Mitchell Report Five Years Later

We’re coming up on the 5-year anniversary of the Mitchell Report (Dec. 13, 2007).

The investigation most notably uncovered and published the names of 89 MLB players of either highly suspicious or confirmed uses of performance-enhancing drugs (steroids, HGH, amphetamines, etc.).

I was curious to know how many players listed in the Mitchell Report were still playing in the major leagues as of 2012.

By my count there are 5: Rick Ankiel, Jason Giambi, Andy Pettitte, Jerry Hairston and Brian Roberts.

Ankiel, 33, is the youngest of the five and could still play several more seasons. He was, however, cut by the Nationals on July 27 and failed to play another game last season. The remaining four are 35 and older with Giambi and Pettitte both in their 40s.

If Ankile fails to latch on with another club, it’s nearly a certainty 2013 will prove the final season for both Giambi and Pettitte–if either plays at all. But that doesn’t mean the Mitchell Report players vanish from the present game entirely.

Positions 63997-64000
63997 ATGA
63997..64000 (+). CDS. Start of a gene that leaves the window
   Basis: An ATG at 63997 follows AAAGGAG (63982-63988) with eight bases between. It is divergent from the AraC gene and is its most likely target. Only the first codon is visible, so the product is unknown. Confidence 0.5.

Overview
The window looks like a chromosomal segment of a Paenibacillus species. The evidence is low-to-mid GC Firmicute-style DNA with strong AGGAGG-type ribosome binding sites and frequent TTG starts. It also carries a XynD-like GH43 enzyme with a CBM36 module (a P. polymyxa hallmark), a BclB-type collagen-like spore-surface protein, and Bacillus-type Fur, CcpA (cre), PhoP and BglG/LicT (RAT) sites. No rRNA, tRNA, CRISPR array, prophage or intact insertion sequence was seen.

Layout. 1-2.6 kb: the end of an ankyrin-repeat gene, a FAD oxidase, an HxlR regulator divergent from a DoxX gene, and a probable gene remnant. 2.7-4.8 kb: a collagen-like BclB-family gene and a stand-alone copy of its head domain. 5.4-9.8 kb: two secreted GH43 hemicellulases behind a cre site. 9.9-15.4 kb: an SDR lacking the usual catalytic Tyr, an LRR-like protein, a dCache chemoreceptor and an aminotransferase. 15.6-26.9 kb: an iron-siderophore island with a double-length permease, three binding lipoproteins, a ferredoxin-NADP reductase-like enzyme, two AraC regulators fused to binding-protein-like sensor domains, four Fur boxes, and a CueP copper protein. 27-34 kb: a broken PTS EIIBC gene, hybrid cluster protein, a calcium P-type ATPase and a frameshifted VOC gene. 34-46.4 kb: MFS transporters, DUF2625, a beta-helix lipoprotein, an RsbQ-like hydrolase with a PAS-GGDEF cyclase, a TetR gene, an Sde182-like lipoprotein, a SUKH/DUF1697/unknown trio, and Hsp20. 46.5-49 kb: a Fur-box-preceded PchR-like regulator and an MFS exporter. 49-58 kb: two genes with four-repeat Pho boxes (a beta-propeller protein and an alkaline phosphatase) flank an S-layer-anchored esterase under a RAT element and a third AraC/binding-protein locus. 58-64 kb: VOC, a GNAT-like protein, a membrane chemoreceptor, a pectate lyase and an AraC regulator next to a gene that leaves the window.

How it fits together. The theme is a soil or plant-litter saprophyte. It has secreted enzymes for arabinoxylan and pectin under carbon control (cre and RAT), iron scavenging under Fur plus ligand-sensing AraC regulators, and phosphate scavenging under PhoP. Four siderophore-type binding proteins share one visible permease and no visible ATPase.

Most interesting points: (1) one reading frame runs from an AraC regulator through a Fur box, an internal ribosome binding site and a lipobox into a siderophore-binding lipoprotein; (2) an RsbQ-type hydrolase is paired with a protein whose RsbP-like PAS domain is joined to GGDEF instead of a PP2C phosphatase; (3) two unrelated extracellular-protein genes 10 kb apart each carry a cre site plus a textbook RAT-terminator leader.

The names of Bonds, Palmeiro and Clemens will resurface during Hall of Fame discussions. Mark McGwire is still around as the hitting coach for the Dodgers and Matt Williams (also listed) appears poised to become a big league manager.

To baseball’s credit, in the five seasons since the Mitchell Report the league has taken great strides to clean up the game with improved testing practices and harsher penalties. But, as Melky Cabrera proved this past summer, there’s still work to be done.

I’m not suggesting there’s a policy baseball can put forth to prevent all players from cheating. But I do believe more can be done to discourage players from using PEDs by implementing stauncher penalties.

Further preventative measures are the responsibility of the Players Union, the owners and Bud Selig. It’s up to all three parties to cooperate on hammering out the details of stricter penalties to ensure the integrity of the game will not be compromised any further by steroids offenders. This is the best way for baseball to stay ahead of the players seeking new and improved artificial advantages in the coming years.

An unyielding stance on PEDs users would mean five years from now we’ll be able to look at the game and know, without question, we’re well into the post ‘Steroids Era’ and past the ugly black eye of the Mitchell Report.


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